First of all, I would like to thank all contributors who took the time to comment on this discussion paper, and with their comments contribute to a public debate about the assumptions and interests behind the new economy with "nature" and its valuation techniques. I appreciate the constructive critique and food for thought commentators have offered. There is still a way to go to more fully understanding and articulating in an accessible way the nature of the change this latest round of economic valuation of nature is leading to.
Although I hold a university degree in biology and nature conservation, my primary interest in this debate about economic valuation of nature is as an activist, and in solidarity with those who resist economic development that destroys against their will the livelihood and the land that provides this livelihood. From this vantage point, the realities of "asymmetric power relations of stakeholders in the capitalist world", as Mirco Kreibich puts it, are clearly visible. This vantage point presents a different perspective than a purely theoretical, or scientific enquiry would, at the politics that shape the abstract concept of economic valuation as it becomes applied policy and affects the lives and livelihoods of people. While I am aware that economic valuation can make "nature" visible to the theoretical eye of the economist or academic scholar or consultant, over 20 years of engaging with communities resisting the loss of "nature" that sustains them has also taught me that it is not the "theoretical eye" but the political and greedy eyes working in concert that will determine how an abstract concept is applied.
What has informed the analysis presented in the discussion paper is thus the tracking of how politics and asymmetric power relations have been shaping the policies that apply the new economic valuation techniques. Such tracking reveals that the policy instrument of 'offsetting' has gained particular prominence: Research by The Biodiversity Consultancy, Cambridge, has shown that "government offset policies are rising rapidly"; the corresponding graph shows the cumulative rise in number of countries, states and provinces with offset laws or policies since 1964. It is for this reason that much of the discussion paper has dealt with this most visible and politically popular application of economic valuation of "nature".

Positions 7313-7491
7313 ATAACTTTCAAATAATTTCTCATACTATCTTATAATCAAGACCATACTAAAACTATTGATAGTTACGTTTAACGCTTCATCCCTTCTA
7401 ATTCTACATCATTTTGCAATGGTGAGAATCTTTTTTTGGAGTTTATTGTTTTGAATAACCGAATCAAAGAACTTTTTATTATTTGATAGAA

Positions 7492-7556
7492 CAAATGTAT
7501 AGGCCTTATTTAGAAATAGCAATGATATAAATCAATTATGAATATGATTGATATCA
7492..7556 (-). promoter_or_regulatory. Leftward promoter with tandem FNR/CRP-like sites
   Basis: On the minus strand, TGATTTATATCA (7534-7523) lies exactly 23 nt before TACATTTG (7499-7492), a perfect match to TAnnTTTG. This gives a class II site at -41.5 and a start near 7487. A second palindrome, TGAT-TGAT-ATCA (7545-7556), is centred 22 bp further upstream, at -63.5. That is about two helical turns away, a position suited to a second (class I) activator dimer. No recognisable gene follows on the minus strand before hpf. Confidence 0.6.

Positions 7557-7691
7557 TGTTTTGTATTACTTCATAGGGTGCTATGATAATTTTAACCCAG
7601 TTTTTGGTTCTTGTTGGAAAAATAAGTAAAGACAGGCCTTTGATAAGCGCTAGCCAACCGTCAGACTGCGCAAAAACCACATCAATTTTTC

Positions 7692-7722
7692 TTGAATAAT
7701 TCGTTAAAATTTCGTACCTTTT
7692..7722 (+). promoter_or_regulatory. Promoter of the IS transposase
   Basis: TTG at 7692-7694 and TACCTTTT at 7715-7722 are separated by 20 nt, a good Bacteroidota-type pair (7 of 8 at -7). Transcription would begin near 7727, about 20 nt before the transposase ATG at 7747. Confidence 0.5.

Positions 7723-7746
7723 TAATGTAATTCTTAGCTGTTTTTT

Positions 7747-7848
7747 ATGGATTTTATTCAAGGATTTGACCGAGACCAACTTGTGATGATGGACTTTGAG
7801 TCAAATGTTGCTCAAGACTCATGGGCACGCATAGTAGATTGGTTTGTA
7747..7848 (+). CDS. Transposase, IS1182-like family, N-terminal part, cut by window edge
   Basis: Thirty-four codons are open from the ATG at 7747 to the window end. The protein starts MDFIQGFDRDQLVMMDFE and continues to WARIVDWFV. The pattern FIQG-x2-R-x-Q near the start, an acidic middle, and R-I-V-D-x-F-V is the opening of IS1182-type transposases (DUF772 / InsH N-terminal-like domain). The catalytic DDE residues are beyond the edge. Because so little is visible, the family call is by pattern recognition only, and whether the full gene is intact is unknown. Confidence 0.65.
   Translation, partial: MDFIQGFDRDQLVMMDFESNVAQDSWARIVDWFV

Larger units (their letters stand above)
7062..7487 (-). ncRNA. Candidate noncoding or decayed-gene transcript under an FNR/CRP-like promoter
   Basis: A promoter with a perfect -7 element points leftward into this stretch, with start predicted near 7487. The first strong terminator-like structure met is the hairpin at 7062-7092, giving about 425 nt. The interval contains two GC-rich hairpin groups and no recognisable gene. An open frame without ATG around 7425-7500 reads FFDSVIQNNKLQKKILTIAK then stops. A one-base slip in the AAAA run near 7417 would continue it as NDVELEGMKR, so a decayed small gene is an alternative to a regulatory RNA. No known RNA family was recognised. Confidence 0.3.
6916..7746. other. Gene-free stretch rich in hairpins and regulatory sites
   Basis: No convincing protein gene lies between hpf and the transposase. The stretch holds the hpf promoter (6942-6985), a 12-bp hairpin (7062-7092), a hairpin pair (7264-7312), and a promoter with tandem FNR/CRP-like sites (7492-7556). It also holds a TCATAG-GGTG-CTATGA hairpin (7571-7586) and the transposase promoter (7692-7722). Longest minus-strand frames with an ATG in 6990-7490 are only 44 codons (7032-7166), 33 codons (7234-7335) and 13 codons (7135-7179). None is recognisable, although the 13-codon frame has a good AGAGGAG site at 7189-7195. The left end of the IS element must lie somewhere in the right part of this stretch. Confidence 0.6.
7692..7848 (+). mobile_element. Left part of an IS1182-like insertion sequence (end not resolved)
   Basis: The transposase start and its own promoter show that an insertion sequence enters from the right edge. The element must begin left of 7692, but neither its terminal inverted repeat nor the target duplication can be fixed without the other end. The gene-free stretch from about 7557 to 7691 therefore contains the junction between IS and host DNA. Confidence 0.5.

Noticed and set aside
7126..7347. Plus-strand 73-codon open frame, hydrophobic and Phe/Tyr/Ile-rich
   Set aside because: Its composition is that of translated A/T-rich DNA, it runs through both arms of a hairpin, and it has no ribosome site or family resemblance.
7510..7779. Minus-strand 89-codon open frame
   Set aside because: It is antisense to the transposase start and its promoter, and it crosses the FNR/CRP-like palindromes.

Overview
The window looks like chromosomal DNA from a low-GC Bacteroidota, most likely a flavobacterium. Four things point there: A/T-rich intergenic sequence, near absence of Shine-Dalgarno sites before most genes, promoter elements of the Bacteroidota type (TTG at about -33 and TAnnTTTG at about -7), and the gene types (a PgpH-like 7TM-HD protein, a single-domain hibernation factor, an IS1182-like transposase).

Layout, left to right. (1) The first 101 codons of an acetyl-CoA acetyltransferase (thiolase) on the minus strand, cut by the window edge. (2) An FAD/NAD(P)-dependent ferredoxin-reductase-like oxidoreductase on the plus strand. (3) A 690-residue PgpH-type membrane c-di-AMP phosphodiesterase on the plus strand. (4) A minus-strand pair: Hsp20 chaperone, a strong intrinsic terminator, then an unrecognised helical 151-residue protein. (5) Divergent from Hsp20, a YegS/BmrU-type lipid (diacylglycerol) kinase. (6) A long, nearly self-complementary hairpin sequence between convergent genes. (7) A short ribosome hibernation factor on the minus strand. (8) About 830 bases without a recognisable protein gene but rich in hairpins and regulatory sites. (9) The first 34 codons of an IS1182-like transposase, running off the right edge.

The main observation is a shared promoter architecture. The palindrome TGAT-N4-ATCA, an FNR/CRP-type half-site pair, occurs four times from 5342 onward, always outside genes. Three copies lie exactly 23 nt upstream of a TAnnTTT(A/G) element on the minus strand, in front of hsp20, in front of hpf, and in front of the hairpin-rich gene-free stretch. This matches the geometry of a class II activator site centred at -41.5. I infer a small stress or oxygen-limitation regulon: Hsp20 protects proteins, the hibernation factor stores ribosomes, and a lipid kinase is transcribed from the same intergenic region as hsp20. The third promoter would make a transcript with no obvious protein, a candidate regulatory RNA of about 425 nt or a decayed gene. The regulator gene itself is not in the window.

Of the many valuable points made by commentators, I particularly appreciate the reminders about the importance of accuracy in the use of terminology and conceptualization. I fully agree with Clive Spash's point about why 'cost-shifting' would have been the better term to use instead of 'externality'.
Another point I take away from the comments is the importance to state more clearly that and how the process of selective counting has been a companion of capitalist accumulation for centuries. However, while economic valuation and the creation of fictitious commodities from "nature" are not new, there seems to be a new quality to the current round that, I believe, is important to recognize. This new quality is perhaps most easily seen when economic valuation of "nature" is used to give parity to things that are fundamentally different.
When this purported equivalence is incorporated into environmental legislation as an 'offset', it provides justification to destroy or pollute in excess of a legal limit on the basis of investment in the promise to restoration elsewhere. Rio Tinto's "Quality Hectare Units", for example, helped the company acquire a mining license to destroy a unique littoral forest with high species endemism on the promise to offset the destruction, including with restoration of an equivalent number of "Quality Hectare Units" in a different forest type, with a different set of species and ecological functions. As Sian Sullivan notes, "What we are left with […] is not a gain but a loss in one place, plus investment in something different somewhere else."